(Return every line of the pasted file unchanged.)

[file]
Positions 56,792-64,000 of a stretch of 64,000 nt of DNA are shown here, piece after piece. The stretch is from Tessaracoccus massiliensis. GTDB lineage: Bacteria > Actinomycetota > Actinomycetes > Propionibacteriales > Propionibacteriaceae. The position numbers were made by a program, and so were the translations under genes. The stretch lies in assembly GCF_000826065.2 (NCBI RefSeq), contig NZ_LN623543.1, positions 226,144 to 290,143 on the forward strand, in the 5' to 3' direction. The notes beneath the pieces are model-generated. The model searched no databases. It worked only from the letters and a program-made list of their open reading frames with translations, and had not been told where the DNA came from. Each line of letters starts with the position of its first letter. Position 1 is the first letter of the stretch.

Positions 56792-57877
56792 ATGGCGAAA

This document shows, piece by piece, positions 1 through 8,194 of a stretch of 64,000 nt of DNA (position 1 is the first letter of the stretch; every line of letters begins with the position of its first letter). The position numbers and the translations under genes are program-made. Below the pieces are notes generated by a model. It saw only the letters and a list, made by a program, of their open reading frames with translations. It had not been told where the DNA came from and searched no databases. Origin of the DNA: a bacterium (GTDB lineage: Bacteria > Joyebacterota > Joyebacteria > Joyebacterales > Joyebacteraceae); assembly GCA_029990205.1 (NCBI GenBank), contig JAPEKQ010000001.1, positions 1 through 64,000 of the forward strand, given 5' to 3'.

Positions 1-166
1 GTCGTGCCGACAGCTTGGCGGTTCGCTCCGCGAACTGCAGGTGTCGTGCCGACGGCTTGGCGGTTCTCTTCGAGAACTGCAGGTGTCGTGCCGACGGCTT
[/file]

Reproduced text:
Positions 56,792-64,000 of a stretch of 64,000 nt of DNA are shown here, piece after piece. The stretch is from Tessaracoccus massiliensis. GTDB lineage: Bacteria > Actinomycetota > Actinomycetes > Propionibacteriales > Propionibacteriaceae. The position numbers were made by a program, and so were the translations under genes. The stretch lies in assembly GCF_000826065.2 (NCBI RefSeq), contig NZ_LN623543.1, positions 226,144 to 290,143 on the forward strand, in the 5' to 3' direction. The notes beneath the pieces are model-generated. The model searched no databases. It worked only from the letters and a program-made list of their open reading frames with translations, and had not been told where the DNA came from. Each line of letters starts with the position of its first letter. Position 1 is the first letter of the stretch.

Positions 56792-57877
56792 ATGGCGAAA

This document shows, piece by piece, positions 1 through 8,194 of a stretch of 64,000 nt of DNA (position 1 is the first letter of the stretch; every line of letters begins with the position of its first letter). The position numbers and the translations under genes are program-made. Below the pieces are notes generated by a model. It saw only the letters and a list, made by a program, of their open reading frames with translations. It had not been told where the DNA came from and searched no databases. Origin of the DNA: a bacterium (GTDB lineage: Bacteria > Joyebacterota > Joyebacteria > Joyebacterales > Joyebacteraceae); assembly GCA_029990205.1 (NCBI GenBank), contig JAPEKQ010000001.1, positions 1 through 64,000 of the forward strand, given 5' to 3'.

Positions 1-166
1 GTCGTGCCGACAGCTTGGCGGTTCGCTCCGCGAACTGCAGGTGTCGTGCCGACGGCTTGGCGGTTCTCTTCGAGAACTGCAGGTGTCGTGCCGACGGCTT